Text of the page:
Capital Gains Tax?

Hello all,

I would imagine there are a few people in the same boat but couldn't find anything using the search function. The problem is this:

I am married and live in quarters but we bought a flat last year, which we rent out. I am planning to leave the Army in 2012 (not 12 minutes past eight unfortuneately) and I will receive a lump sum and I will opt for max commutation and put it all down on the flats mortgage. We will probably not live in the flat when I leave but go for a bigger house.

The flat is on an interest only mortgage and we try and put in savings wherever possible to lower the capital with the intention (pie in the sky?) of having the bulk of it paid for by 2012.

I will then obviously require a home to live in when I leave and this is my question; Will I have to pay Capital Gains Tax on the flat when we sell it if there is a gap before buying our new home.

I guess timing is key and I am not sure what I will do when I leave and where I will be living but I don't want any hidden surprises when I aim to sell the rental flat.

If anybody can point me in the right direction or let me know a prudent way of selling rental flat/buying new house without incurring any surprises then I would be very grateful. Thanks


As long as you only own one property, sell flat before buying the new home and the money from the sale of the flat goes towards the new home then you do not have to pay capital gains tax, regardless of delay between selling the first property and buying the second.

However have you been paying tax on the earning on the rent of the flat?
If you haven’t you can be eligible for capital gains tax at 40% for the whole period that you have rented the property out and to be paid immediately.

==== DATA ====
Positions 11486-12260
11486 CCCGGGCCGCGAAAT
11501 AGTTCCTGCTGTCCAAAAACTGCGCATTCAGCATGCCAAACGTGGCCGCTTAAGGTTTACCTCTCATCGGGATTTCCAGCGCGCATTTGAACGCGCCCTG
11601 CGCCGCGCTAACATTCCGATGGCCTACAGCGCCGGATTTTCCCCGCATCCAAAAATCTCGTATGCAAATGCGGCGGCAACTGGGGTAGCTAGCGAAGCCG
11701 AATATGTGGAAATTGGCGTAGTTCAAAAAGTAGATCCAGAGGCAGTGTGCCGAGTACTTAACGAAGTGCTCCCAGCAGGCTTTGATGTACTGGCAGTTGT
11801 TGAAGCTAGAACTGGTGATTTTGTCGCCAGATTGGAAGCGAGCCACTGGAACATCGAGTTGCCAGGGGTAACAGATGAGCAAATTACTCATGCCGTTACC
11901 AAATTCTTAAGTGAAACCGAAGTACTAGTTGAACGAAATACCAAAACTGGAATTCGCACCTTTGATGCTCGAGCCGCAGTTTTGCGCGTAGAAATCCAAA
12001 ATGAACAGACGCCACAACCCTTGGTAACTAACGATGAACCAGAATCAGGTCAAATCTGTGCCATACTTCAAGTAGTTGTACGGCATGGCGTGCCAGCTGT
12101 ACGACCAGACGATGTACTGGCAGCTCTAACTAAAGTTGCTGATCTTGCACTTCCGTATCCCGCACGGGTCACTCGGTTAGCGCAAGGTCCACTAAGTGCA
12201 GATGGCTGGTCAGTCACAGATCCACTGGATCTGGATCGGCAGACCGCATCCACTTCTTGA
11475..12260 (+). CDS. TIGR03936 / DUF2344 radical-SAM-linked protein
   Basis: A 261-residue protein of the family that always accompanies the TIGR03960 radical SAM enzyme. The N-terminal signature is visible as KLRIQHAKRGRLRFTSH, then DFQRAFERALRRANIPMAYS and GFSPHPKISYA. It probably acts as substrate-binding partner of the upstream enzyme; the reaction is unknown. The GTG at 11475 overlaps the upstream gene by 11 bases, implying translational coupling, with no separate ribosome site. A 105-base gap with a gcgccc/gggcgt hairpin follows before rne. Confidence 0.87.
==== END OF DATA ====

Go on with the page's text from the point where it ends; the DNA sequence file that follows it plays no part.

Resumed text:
Always submit your renal earning via self assessment. It’s easy to show on paper that your profit on the rental property is tiny, you claim for interest on mortgage, maintenance, loss due to fair wear and tear (10% per year) and travel to and from property.
But for god’s sake declare it, if you get caught you will get shafted.
Jack, to avoid CGT at some point you will have to declare the flat as your sole owned residence and you "should" have lived in it, even if only for a short time. The HMRC advisors are pretty good about this kind of thing especially with ex-serviceman, give them a call.
If it's your 'primary residence' (so you don't have another house in your name somewhere in UK), then you're safe from CGT.

That said I'd be more worried about the price dropping between now and 2012, given the state of the market, than tax on any profit. Anyway, good luck!

JackOsbourne said:
Will I have to pay Capital Gains Tax on the flat when we sell it if there is a gap before buying our new home.
If this is your only owned residence and you have told HMRC about it and paid/filed accounts for the rental of the flat, then no you won't pay CGT on it. If you go and buy another property you will need to opt which one is your principal private residence, (PPR), and tell HMRC about it. The rules are quite generous about CGT on your PPR and most are shown on this leaflet, IR283 Leaflet.

I suggest to my clients with rented properties that they get a Tax accountant to ensure that they do all of the notification on time and file correctly. Not only are they normally good at it, but also their chargeout rates are lower than mine!

Talk to your tax accountant before buying an additional property, as if there is less than three years between the purchase and sale of the new and old properties opting to keep the old property as the PPR may be more advantageous.
Thank you all for your replies; I appreciate your time taken to answer my questions.

We do self assess so are being completely honest and open and we do not have plans to increase the property empire any time soon.

I appreciate that property prices may slump between now and 2012 but we reckon it is better to hang on in there and whittle away at the mortgage between now and demob day.

Good advice about giving the HMRC advisors a call and I will endeavour to do that.

Thanks again


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